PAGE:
Research Reports and Memoranda

Aircraft Engineering and Aerospace Technology , Volume 5 (7): 1 – Jul 1, 1933

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Emerald Publishing
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Copyright © Emerald Group Publishing Limited
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0002-2667
DOI
10.1108/eb029700
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Abstract

AIRCRAF T ENGINEERING 165 July, 1933 Under this heading are published regularly abstracts of all Reports and Memoranda of the Aeronautical Research Committee, Reports and Technical Notes of the U.S. National Advisory Committee for Aeronautics, and publications of other similar research bodies as issued The majority of centrifugal superchargers in the N.A.C.A. 7 ft. by 10 ft. wind tunnel, JAPAN constructed for aero-engine service have showed the effect of the ailerons and the tip DEPT. OF AERONAUTICS utilised diffusers containing either a com­ shapes on the general performance of the wing, paratively large number of short, straight FACULTY OF ENGINEERING, as well as on the lateral control and stability vanes or a smaller number of curved vanes of characteristics. The hinge moments were not IMPERIAL UNIVERSITY, TOKYO greater length. In bench calibration tests of measured but approximate values are given in (The University) such superchargers a t constant rotational speed th e first report of the series. (Report No. 419.) of the impeller, in which the mass flow of air I t was found that the general performance Journal, Vol. XX , No . 7. On the Induced is progressively reduced by restricting the out­ of the wing with slightly rounded tips was Velocity and Characteristics of a Propeller. let from the supercharger, it is found that the somewhat poorer than that of a previously By Tomijiro Moriya. pressure of the air at delivery increases as the tested rectangular wing, but that the perform­ Since Rankine proposed the so-called momen­ mass flow diminishes until a point is reached ance of the wing with tips having more extreme tum theory in 1865, numerous papers in con­ curvature was slightly better than that for a a t which the discharge pressure decreases nection with airscrew theory have been pub­ abruptly . This sudden breakdown in the rectangular wing. Both of aileron sizes lished, but all of them are, in a greater or character of the relation between delivery tested on the wing with slightly rounded tips lesser degree, imperfect in the quantitative pressure and mass flow is generally termed the gave lower rolling moments at high angles of verification. " surge point." As a rule it is accompanied attac k than the corresponding ailerons on b y an audible air vibration, the severity of rectangular wings. Reasonably satisfactory I t can be stated that the theory which which is greatly influenced by the volume of rolling moments a t all angles of attac k tha t can represents fully the motion of fluid in the air enclosed in the pipe system between the be maintained by average aeroplanes were neighbourhood of an airscrew is the most supercharger and the valve used for throttlirg reliable. From this point of view, the vortex given by all the short wide ailerons tested, th e air flow. with both tip shapes, and particularly by the theory, based on Prandtl's aerofoil theory, short wide skewed ailerons on the wing having surpasses th e others. For instance, th e existence Tests were undertaken to determine the tips with extreme curvature. In general, the of trailing vortices has been verified by recent comparative performance of a supercharger yawing moments were somewhat smaller for experiments, and as regards the trailing and the relative proximity of the air flows th e ailerons on the wings with rounded tips vortices no other theory can explain. corresponding respectively to maximum per­ tha n for the corresponding ailerons on rec­ But the performance calculated by the formance and to the inception of surging tangular wings. vortex theory is not in satisfactory agreement when several experimental types of dilluser with experiments. This is mainly due to and impeller were incorporated. The com­ unsuitable assumptions in calculating the in­ Technical Note No. 446. Estimation of ponents tested included both shrouded and duced velocity. unshrouded impellers having either curved or the Variation of Thrust Horse-power with straight radial blades, and diffusers (1) of In the present paper, the author explains Air Speed. By Shatswell Ober. simple vaneless type, (2) containing straight a simple and accurate method to obtain The purpose of this note is to present a vanes set at various angles, and (3) con­ the induced velocity by introducing an in­ method of estimating the variation of thrust structed in the form of two equi-angular spiral duction factor, which was calculated under the horse-power with air speed, when the power volutes. assumption that a fdament of the trailing unit consists of a conventional, thin, metal, vortices to be helical extending infinitely The simple vaneless diffuser was beneficial fixed-pitch airscrew driven by an internal- backwards with constant pitch and diameter, in regard to the postponement of surging combustion engine. Such a curve is needed and develops a method of calculating the but produced very low values of adiabatic for the estimation of aeroplane performance airscrew performance by using these results efficiency and pressure ratio of compression. in conjunction with a curve of horse-power and wind tunnel data of aerofoils. A diffuser of this type is unsuitable for use in required for maintaining level flight. The a high-speed compressor of small overall dia­ method is intended to be used in conjunction meter, as th e length of diffuser passage available with data on families of airscrews tested with is insufficient for reduction of the final air U.S.A. aeroplane and engine, given in the form of velocity t o th e required value. The performance selection charts of V/nD and propulsive effici­ U.S. NATIONAL ADVISORY of the supercharger was influenced to a con­ ency plotted against C, the speed power siderable extent by change of the diffuser vane COMMITTEE FOR AERONAUTICS coefficient. Complete familiarity with the use angle. of such charts is presupposed, as well as an (Superintendent of Documents, Washington) Improvements in compression ratio and understanding of the adaptation of them to the efficiency were obtained from the shrouded Technical Note No. 445. Wind-Tunnel determination of approximate characteristics impellers. In particular, the design incor­ Research comparing Lateral Control Devices, of other airscrews. As far as possible standard porating curved blades afforded a very high symbols are used. particularly at High Angles of Attack—VIII. compression ratio, but its maximum value at Straight and Skewed Ailerons on Wings each impeller speed was reached at an air flow- with Rounded Tips. By Fred E. Weick and GREAT BRITAIN in close proximity to that at which surging Joseph A. Shortal. commenced. AERONAUTICAL RESEARCH This report is the eighth of the series Comparing the performances of the super­ COMMITTEE of systematic tests in which various charger on the basis of the useful power which lateral control devices are compared. The (H.M. Stationery Office, London) it enables a hypothetical engine to develop, present tests were made with rounded tips ; and excluding the cases of the plain vaneless R. & M. No. 1503. December, 1932. one rather blunt and only slightly rounded, diffuser and the less favourable vane angles, Performance Tests of Certain Experimental the other more slender with the curvature no very pronounced superiority was exhibited Designs of Diffuser and Impeller in a Cen­ extending well in from the end of the wing. b y any of the combinations of experimental trifugal Supercharger, with Particular Re­ Medium-sized and short wide ailerons were components tested, although the spiral volute ference to their Influence upon Surging, in­ tested on both wings, and, in addition, skewed diffuser possessed certain characteristics ren­ cluding the Effect of an Impressed Periodicity ailerons were tested on the wing having the dering it particularly suitable for application more slender tip. The tests, which were made of Flow. By G. V. Brooke. (Price 2s. 6d.) t o aircraft engine superchargers.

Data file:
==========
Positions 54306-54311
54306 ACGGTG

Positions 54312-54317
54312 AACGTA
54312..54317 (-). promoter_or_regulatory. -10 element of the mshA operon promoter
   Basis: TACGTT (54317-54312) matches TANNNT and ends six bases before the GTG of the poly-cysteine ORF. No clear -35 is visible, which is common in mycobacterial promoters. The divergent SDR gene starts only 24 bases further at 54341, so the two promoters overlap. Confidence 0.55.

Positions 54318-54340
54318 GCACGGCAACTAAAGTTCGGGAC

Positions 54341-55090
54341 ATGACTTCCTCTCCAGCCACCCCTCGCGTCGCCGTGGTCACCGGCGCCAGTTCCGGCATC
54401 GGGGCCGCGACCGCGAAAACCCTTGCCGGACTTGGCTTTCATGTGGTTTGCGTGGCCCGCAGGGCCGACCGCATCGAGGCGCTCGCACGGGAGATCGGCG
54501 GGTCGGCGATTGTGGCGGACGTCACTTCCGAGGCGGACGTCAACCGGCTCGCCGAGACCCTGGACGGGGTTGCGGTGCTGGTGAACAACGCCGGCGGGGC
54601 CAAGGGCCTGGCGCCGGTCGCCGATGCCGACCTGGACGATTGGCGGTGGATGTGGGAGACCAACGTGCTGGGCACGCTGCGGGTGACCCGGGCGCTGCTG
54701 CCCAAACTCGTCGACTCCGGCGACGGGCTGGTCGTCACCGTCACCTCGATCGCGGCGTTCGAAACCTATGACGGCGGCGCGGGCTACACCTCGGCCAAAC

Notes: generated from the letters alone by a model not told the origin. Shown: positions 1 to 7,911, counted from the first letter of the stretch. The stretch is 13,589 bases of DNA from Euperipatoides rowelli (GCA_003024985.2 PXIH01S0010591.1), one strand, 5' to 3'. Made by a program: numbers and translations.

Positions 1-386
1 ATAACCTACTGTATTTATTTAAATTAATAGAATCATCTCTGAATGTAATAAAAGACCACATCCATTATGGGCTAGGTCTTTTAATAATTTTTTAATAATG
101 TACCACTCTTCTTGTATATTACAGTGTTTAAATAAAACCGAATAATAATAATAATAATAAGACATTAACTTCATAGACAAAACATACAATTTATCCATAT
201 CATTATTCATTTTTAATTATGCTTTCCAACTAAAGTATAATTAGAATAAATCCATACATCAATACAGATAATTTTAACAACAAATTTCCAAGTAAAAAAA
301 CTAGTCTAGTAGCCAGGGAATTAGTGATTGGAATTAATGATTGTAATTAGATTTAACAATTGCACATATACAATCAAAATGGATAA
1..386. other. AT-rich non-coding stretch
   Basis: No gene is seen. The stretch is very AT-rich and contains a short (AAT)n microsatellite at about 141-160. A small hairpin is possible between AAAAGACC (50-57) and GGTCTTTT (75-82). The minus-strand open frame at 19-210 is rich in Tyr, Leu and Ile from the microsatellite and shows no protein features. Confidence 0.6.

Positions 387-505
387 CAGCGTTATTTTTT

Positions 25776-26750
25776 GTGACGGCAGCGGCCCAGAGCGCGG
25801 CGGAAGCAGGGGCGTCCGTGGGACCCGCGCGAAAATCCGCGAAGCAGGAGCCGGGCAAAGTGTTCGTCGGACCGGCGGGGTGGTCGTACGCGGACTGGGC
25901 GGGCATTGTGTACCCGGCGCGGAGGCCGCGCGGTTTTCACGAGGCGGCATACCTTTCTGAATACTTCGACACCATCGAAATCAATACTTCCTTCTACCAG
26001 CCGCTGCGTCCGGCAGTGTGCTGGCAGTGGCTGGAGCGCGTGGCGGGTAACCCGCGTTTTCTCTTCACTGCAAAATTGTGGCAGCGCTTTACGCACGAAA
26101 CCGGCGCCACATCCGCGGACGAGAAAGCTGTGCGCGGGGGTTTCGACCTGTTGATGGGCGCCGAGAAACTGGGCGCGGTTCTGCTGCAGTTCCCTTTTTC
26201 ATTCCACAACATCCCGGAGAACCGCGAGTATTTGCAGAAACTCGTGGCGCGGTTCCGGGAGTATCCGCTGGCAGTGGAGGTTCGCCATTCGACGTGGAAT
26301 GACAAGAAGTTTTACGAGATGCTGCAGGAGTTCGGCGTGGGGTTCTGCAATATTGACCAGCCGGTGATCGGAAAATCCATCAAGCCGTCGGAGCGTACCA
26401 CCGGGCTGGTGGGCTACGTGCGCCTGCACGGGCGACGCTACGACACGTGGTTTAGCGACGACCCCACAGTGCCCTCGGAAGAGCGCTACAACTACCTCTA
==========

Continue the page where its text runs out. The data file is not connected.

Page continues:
Journal

Aircraft Engineering and Aerospace TechnologyEmerald Publishing

Published: Jul 1, 1933